Genuine Fakes (Hardcover)

How Phony Things Teach Us About Real Stuff

By Lydia Pyne

Bloomsbury Sigma, 9781472961822, 304pp.

Publication Date: October 29, 2019

List Price: 28.00*
* Individual store prices may vary.


Is the distinction between “real” and “fake” as clear-cut as we think?

Does an authentic Andy Warhol painting need to be painted by Andy Warhol? Should we be outraged that some of those famous scenes in Blue Planet were filmed in a lab? Who are the scientists putting ever-more improbable flavors in our Jelly Belly beans? Welcome to the world of “genuine fakes”--the curious objects that fall in between things that are real and things that are not. Unsurprisingly, the world is full of genuine fakes that defy simple categorization. Whether or not we think that those things are authentic is a matter of perspective.

In Genuine Fakes, historian Lydia Pyne explores how the authenticity of eight genuine fakes depends on their unique combinations of history, science and culture. The stories of art forgeries, fake fossils, nature documentaries, synthetic flavors, museum exhibits, Maya codices and Paleolithic replicas shows that genuine fakes are complicated and change over time. Drawing from historical archives, interviews, museum exhibits, science fiction as well as her own research, Pyne brings each genuine fake to life through unexpected and often outrageous stories.

Can people move past assuming that a diamond grown in a lab is a fake? What happens when a forged painting or manuscript becomes more valuable than its original? Genuine Fakes will make readers think about all the unreal things that they encounter in their daily lives and why they invoke the reactions--surprise, wonder, understanding or annoyance--that they do.

About the Author

Lydia Pyne (PhD) is a freelance writer, editor, and historian, and a Research Fellow in the Institute for Historical Studies at the University of Texas of Austin, USA. She is a Contributing Editor for The Appendix and a Reviewer and Essayist for NewPages and New York Journal of Books. She is the author, with Stephen J. Pyne, of The Last Lost World: Ice Ages, Human Origins, and the Invention of the Pleistocene (Penguin, 2013).

Praise For Genuine Fakes: How Phony Things Teach Us About Real Stuff

“Lively, thought-provoking, and consistently surprising, this book forces us to think deeper about what authenticity and fakery really mean, at a time when such matters could hardly matter more. Lydia Pyne is the real deal.” —Ed Yong, science journalist and author of New York Times bestseller I Contain Multitudes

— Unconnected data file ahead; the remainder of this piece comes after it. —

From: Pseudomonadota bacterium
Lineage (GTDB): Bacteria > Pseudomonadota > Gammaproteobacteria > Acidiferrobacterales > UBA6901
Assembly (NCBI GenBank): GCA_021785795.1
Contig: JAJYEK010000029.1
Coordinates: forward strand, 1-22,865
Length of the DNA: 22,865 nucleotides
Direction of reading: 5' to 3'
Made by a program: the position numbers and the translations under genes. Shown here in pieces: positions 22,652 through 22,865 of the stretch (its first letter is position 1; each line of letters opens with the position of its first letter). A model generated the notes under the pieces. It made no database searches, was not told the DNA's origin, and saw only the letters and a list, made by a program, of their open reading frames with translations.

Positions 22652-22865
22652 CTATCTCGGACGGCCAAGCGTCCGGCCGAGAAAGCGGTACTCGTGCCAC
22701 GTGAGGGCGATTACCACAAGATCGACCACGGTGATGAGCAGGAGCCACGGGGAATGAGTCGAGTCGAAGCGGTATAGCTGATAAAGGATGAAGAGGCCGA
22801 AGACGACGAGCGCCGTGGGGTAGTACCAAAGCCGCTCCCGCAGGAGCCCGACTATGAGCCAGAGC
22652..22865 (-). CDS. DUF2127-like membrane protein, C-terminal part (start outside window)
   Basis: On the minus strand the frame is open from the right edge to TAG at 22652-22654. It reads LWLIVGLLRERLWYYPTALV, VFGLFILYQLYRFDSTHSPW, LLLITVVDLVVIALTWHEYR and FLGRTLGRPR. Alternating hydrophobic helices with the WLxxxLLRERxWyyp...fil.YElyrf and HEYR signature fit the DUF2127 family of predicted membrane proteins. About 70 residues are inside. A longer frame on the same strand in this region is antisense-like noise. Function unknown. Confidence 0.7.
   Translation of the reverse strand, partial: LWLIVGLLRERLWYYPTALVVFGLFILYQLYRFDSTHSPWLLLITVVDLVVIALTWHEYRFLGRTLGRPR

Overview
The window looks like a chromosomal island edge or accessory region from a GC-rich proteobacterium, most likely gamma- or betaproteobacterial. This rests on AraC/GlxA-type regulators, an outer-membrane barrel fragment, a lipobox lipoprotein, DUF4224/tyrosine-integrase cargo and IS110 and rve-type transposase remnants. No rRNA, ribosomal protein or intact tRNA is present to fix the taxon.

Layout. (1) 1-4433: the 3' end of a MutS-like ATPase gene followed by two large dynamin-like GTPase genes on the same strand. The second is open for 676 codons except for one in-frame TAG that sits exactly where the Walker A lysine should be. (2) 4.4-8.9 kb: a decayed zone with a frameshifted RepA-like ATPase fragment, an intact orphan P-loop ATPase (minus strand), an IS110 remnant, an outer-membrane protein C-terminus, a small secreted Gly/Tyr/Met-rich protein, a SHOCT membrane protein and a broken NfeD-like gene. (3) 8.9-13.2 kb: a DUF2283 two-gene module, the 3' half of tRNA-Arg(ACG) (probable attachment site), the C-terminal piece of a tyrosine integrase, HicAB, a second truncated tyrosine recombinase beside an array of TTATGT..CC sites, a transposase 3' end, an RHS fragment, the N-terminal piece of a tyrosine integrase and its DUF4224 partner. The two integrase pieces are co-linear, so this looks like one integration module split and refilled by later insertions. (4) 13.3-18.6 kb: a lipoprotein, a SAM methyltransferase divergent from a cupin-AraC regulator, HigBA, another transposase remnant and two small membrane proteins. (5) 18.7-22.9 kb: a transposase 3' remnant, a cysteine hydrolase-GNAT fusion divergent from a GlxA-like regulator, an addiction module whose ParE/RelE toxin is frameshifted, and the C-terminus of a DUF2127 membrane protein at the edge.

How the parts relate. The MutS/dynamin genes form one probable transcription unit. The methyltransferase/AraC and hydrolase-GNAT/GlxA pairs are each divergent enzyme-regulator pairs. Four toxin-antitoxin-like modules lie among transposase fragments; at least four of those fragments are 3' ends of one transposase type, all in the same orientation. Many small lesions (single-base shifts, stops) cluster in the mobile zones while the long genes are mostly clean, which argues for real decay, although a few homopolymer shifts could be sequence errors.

“In turns thought-provoking and entertaining, Genuine Fakes is a vital book in a world of fake news and the search for authenticity. It is an eloquent and surprising exploration of the objects around us, which compels us to ask where we draw the line between real and fake. Sometimes authenticity is no more important than a good story.” —Katie Wiles, Senior Editor, History Today

Genuine Fakes is full of fascinating stories about what Pyne shows is the thin and permeable line between real and fake in many more areas than I thought possible to combine so interestingly and gracefully. The book is packed with the human foibles that leave us vulnerable to the fake when our dreams are too big to be contained in the real.” —Erin Thompson, Professor of Art Crime, City University of New York

“In this fascinating, interdisciplinary study, Lydia Pyne challenges us to reflect on the social factors that inspire the creation of replicas, simulations, and forgeries. Ambitious in scope and engagingly written, Genuine Fakes is an authentically wonderful read.” —Benjamin Gross, Vice President for Research and Scholarship, Linda Hall Library of Science, Engineering and Technology

Extremely interesting book on whether something is "real" or "fake" [and whether it] actually makes a difference or not. The author uses several examples of things throughout history that were "genuine" fakes, but uses their stories (forgeries, synthetics, replicas, and so forth) to illustrate to the reader that the difference between "real" and "fake" aren't quite as razor sharp as you think, and may not really matter at all. (5 stars)” —Jesse L., NetGalley

“...the book explores various types of historical authenticity, not just in paintings but in “fossils,” synthetic diamonds, synthetic flavors, nature films, blue whale models, and replicas of ancient art where the art itself is too physically sensitive to be exposed to tourists.” —Rebecca T., Rivcat blogger, NetGalley reviewer

“An intriguing exploration of 'frauds, forgeries, and fakes'...Genuine history smartly explored.” —Kirkus Reviews